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Don't forget how to ride your bike - Safely

Posted by TuriRhen on July 20, 2014 at 8:55 PM Comments comments (0)

You may not forget how to ride a bike, but do you remember how to do it safely? Biking is a great sport, way of transportation and a fun activity. As a driver, I become more vigilant when cyclists are around. Unfortunately, many cyclists, especially children, are forgetting they need to do the same. Here are a few basic reminders that can keep everyone safe.

1. Cyclist and motorist must follow the same rules of the road.

• ride only on the right side of the street or with traffic

• stop at stop signs and look both ways at intersections before proceeding

• obey traffic signs

• use proper turn signals

• watch for pedestrians

2. Wear a helmet - 90 percent of fatal bicycle crashes are the result of head trauma.

3. At night wear reflective clothing or use reflective tape and use a light.

4. Always ride holding both handle bars.

5. Watch for cars backing out of driveways and people opening their car doors.

When both bikers and motorist follow the rules, no one gets hurt.

 


When a black SUV approached my stepdaughter on her way to school.

Posted by TuriRhen on July 13, 2014 at 7:35 PM Comments comments (0)

It was a Friday when my daughter Amelie was approached by a black SUV on her daily walk to school. The mysterious man asked her if she would wait while he ran home to get some items for her to take to her school. Terrified and alone, half way from home but still half way to school, Amelie was faced with a decision. What did Amelie do you ask?

 

Using the special training provided by The Town of Menasha Police Department through their Yell and Tell program.  

Amelie ran. Amelie ran directly to school and told the student office worker what had happened. When police arrived, Amelie was able to remember the street she was on as well as what the vehicle looked like. While these facts might seem trivial, they were all part of the training she had received via the Yell and Tell program at her school.

 

The situation turned out to be a misunderstanding by an elderly woman who mistook Amelie for another child in the area. The woman had box tops that she wanted to donate to the school. Police found the woman and spoke with her about approaching children and the fear she had caused Amelie. The police liaison awarded Amelie for her courageous acts and all school assembly, which was televised on the local news.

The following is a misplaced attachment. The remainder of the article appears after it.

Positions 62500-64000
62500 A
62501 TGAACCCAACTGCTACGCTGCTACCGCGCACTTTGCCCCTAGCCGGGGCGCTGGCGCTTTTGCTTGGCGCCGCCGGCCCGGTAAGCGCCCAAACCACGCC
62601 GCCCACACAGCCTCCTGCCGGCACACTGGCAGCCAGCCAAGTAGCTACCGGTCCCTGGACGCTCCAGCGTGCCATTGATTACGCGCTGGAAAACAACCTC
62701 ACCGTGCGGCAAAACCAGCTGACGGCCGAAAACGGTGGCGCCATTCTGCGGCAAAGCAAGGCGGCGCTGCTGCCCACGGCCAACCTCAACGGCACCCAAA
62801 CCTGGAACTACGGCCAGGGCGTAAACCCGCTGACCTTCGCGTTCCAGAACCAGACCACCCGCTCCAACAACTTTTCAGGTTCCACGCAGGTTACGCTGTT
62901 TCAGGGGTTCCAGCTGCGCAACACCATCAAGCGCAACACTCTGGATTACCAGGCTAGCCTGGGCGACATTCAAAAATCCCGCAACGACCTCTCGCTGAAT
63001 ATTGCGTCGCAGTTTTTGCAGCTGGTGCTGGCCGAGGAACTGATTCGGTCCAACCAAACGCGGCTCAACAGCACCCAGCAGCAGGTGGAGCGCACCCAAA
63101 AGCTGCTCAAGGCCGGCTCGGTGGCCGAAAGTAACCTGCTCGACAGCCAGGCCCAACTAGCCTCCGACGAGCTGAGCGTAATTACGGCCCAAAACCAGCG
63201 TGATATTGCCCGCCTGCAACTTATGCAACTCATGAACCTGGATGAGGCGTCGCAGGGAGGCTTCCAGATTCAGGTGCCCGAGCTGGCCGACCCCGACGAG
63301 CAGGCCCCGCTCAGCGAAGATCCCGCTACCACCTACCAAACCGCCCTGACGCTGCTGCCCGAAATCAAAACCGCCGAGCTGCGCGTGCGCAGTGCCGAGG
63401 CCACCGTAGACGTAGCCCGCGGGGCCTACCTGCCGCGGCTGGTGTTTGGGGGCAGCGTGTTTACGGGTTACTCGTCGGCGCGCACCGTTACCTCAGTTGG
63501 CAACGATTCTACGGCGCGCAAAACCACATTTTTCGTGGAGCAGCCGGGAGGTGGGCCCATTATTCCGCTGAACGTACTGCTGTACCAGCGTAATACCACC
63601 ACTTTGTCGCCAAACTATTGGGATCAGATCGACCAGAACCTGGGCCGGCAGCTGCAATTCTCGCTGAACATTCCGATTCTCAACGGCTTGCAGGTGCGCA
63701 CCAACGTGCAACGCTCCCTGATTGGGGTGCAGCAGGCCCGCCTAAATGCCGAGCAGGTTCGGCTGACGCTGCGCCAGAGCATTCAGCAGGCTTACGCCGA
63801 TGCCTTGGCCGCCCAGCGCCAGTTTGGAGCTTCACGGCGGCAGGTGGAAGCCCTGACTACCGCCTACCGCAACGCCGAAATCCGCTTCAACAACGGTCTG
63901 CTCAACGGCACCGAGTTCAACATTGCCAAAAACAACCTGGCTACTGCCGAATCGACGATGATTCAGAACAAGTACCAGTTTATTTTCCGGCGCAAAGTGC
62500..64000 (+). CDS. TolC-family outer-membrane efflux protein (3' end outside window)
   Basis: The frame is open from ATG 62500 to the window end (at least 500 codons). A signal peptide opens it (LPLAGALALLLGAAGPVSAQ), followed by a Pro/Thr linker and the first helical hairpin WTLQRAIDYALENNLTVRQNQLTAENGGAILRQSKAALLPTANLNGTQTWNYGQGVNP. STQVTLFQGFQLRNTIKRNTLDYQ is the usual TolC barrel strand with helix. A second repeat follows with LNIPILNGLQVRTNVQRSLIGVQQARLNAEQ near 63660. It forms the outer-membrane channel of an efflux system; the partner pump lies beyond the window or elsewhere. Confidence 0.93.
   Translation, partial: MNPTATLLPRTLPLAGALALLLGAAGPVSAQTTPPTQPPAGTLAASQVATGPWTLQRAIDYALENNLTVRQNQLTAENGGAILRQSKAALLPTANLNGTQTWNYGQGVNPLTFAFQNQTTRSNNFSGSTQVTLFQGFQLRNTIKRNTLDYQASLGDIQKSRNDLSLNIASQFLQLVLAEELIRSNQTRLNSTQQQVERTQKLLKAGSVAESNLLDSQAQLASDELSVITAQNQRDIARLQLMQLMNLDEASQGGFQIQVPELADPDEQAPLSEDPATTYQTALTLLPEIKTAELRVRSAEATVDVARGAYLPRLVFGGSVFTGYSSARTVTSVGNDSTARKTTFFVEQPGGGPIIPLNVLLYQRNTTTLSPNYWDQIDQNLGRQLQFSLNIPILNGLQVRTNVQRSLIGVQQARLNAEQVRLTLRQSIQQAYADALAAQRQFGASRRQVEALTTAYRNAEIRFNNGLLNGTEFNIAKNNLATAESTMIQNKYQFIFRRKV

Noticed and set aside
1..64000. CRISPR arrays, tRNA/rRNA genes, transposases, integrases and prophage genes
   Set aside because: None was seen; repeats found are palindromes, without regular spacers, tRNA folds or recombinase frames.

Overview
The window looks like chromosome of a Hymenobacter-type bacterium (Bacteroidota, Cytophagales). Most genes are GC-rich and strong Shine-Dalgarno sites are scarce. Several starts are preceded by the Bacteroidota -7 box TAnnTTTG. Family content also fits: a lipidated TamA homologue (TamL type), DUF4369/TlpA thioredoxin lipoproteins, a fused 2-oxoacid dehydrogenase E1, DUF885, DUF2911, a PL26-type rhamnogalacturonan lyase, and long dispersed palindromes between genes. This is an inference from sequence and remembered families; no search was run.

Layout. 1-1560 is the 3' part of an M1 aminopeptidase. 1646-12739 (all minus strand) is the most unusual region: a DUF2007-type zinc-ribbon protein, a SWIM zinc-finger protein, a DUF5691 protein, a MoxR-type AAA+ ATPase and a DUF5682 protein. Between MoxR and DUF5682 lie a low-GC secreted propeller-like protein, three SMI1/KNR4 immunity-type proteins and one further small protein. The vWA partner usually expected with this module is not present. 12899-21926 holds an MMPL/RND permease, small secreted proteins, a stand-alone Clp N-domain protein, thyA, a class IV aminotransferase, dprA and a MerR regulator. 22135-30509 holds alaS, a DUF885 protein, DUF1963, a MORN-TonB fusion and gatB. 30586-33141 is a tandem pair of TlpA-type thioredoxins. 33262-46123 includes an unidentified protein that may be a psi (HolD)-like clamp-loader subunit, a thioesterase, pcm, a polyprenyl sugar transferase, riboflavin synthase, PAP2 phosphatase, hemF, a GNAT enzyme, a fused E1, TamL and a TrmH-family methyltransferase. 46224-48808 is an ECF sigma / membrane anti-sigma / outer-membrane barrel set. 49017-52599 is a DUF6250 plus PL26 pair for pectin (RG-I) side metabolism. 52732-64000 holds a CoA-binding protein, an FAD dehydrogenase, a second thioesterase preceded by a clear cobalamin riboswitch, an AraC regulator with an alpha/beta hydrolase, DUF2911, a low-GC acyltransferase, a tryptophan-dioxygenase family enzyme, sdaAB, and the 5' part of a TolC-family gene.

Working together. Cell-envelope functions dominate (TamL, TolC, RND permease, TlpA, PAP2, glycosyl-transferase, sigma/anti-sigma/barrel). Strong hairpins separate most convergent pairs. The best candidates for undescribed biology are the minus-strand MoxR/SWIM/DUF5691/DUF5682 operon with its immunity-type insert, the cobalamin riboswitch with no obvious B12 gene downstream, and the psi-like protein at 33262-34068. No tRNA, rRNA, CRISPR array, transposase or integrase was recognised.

Please click here for the full story of Amelie’s recognition and story.

 

As a family and a community we are very proud of Amelie and her bravery, but we are also grateful that such programs exist that spread awareness of public safety. This could have very easily been a story of tragedy, but Amelie was prepared with the tools to handle the situation on her own. The Yell and Tell program keeps a pulse on trends that pose a threat to children as well as provide solutions should those risks come to life. Knowing that a threat is present is half the battle; however knowing how to respond and protect ourselves should those threats become a reality is the other half.

 

Keeping the public safe and informed is a community effort and can extend beyond the scope of the police department and into our schools and homes. Ensure your children know what to do when a stranger approaches them. The fear that came over our family when we first got the basics of Amelie’s encounter was enough to cause a heart attack. Finding out how brave Amelie was eased the fear, but it hit home that we must ensure our children are educated on how to handle the various curve balls that life will throw their way. Clearly, not every school system has this training available, but the information is out there to be seen and read. If your school system does not have the Yell and Tell program mentioned above seek out assistance from your local police department and try to get a program going in your area.

 

A few Yell and Tell rules:

 

1) Walk to and from school in groups.

2) Never accept a ride without first getting permission from parents.

3) Never take shortcuts. Always stick to routes selected by parents, and stay on main roads.

4) Leave home with money for telephone calls, or a calling card.

 

Far too many children go missing every year, and, if they are not found in the first 24 hours the likelihood that they will be found alive diminishes every minute. It is critical that we give our children the best gift we possibly can, and that is the gift of knowledge. Knowledge that could save their lives if a stranger approaches them. The death of a child is one of the saddest things to know as a human being, so ensure your children have the knowledge they need to survive. Don’t let your child become a statistic, keep them informed and advocate for programs in your school system that will aid in this teaching. No parent should have to bury his or her child.